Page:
- Key words: Sugoroku board game, shy students, risk-taking
- Learner English level: Lower-intermediate and up
- Learner maturity: University
- Preparation time: 3 minutes to explain the procedure
- Activity time: 10-20 minutes for making pairs and Sugoroku
- Materials: Sugoroku sheet
This fun activity aims at solving two problems Japanese university students, especially freshmen, usually have at the beginning of a new semester: hesitancy to speak English and worries about adapting themselves to their new surroundings. The item used in this activity is called Sugoroku, a traditional Japanese board game originally introduced from China. Often played on New Year’s Day, Sugoroku is familiar to almost all young Japanese people and uses a game board and rules similar to those of Snakes and Ladders. Given a chance to learn English with this familiar game, students always seem excited. The author has received positive feedback from his students, who report how much the activity helped them build easy rapport with one another as well as create a cooperative classroom ambience.
Create a Sugoroku board (For a sample, see Appendix). In each box is a question, and in one of the corner squares is the word START. As for the questions in the boxes: avoid grammatically and lexically difficult ones, refrain from long sentences, and provide a variety of topics to help students get to know each other. As a change of pace, you could prepare a box which requires the pair to play a game. Box D3 of the author’s Sugoroku version has students play the Number 3 game. When the game piece enters the box, the pair takes turns counting from one to thirty, but they must not say numbers with three (3, 13, 23, 30) or numbers divisible by three (3, 6, 9, 12, 15, 18, 21, 24, 27, 30). When students reach a taboo number, they clap their hands without saying anything. Players with fewer mistakes win. You could also create a box where the pair takes turns saying a tongue twister the teacher has prepared three times (e.g., Mix, Miss Mix! or Can you can a can as a canner can can a can?) The pairs get to know each other while building intimacy.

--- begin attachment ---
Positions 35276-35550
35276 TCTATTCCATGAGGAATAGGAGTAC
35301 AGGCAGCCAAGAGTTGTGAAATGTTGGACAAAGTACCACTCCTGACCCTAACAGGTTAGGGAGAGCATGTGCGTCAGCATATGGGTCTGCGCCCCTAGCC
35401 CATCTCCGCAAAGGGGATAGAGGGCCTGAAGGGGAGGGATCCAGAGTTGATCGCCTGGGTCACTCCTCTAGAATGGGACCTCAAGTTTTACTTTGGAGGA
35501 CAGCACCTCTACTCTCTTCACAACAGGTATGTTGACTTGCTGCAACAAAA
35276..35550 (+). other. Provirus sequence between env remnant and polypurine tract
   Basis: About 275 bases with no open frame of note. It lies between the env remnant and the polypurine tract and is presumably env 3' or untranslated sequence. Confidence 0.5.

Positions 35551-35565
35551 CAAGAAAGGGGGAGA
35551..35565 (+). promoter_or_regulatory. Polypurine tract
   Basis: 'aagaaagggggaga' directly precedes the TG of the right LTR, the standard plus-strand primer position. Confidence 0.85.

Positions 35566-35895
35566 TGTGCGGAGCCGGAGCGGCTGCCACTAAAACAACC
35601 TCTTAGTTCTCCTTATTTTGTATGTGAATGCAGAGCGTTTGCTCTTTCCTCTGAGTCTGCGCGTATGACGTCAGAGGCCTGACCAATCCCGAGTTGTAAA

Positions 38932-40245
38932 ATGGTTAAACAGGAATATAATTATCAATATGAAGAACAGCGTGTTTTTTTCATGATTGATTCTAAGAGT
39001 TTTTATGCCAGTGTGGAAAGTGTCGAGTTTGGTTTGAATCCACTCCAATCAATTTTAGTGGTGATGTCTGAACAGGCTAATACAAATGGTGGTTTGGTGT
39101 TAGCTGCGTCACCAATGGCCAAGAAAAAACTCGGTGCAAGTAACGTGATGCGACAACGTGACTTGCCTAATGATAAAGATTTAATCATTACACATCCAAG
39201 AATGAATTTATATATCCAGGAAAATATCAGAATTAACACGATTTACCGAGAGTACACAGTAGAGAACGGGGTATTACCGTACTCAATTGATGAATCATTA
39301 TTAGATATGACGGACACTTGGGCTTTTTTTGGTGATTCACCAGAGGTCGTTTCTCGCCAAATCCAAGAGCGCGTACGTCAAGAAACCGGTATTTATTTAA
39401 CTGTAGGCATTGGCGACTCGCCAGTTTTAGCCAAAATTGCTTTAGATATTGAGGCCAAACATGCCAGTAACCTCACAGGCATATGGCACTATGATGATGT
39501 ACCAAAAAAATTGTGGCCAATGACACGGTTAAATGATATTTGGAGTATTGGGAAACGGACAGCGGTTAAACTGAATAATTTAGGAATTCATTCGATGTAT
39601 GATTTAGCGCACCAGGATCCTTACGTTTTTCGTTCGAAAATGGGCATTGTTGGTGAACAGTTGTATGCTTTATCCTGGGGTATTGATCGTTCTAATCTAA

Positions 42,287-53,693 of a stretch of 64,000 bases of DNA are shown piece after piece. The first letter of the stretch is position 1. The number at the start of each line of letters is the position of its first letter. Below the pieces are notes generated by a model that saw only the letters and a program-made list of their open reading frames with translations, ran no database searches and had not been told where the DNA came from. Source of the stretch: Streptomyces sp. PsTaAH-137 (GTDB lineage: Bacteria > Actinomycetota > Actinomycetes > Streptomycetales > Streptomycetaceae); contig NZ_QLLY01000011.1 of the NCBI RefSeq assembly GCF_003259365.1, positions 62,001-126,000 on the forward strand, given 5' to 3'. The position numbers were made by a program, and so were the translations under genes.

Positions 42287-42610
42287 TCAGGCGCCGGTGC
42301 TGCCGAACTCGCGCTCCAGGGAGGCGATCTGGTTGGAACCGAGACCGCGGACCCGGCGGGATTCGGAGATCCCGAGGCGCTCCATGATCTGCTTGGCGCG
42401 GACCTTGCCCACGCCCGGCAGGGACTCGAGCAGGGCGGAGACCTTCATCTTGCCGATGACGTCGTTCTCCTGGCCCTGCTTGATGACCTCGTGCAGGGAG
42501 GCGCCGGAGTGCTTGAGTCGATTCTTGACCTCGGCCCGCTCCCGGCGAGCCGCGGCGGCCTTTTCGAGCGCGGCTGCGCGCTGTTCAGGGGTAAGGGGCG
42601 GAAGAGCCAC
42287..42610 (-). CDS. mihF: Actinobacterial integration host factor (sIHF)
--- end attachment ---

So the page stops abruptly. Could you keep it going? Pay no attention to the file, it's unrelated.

Step 1: Have students make pairs at random and number each student one or two. If possible, arrange desks in a circle.
Step 2: Distribute one Sugoroku board game sheet per pair (See Appendix). Students prepare one game piece per pair (e.g., an eraser) and put it in the START box. As a substitute for dice, they play rock-paper-scissors. The winner advances the piece five spaces for a paper win, two spaces for a scissors win, and one space for a rock win. The winner starts the board-based conversation, and the pair talks about the topic until they are satisfied. Then, the pair plays rock-paper-scissors again, moves the game piece to another block, and has another conversation. There is no GOAL box, since the aim is simply to facilitate conversation, and not win.
Step 3: When students seem finished, have those assigned as number one move clockwise in the circled desks to pair up with new partners.
Step 4: Continue the activity until the teacher feels the activity goals have been achieved.
Step 5: To wrap up, call on some students to report to the class what they have learned about their partners.
Because this is a fun activity which students control with teacher guidance, it seems to lower their affective filters, even those of very shy students. After doing Sugoroku, my students who were reluctant to risk expressing themselves in English learned to speak up with more ease. Not only were many glad for the chance to work on English-speaking skills, but they also realized the importance of jumping into the uncertainty of English conversation. The activity can be adapted for other language skill work. For example, in writing classes, you could do this activity and then have students write about their Sugoroku partners. In all, as many of my students have stated, Sugoroku in the language classroom greatly helps strengthen intra-class bonds.
The appendix is available below.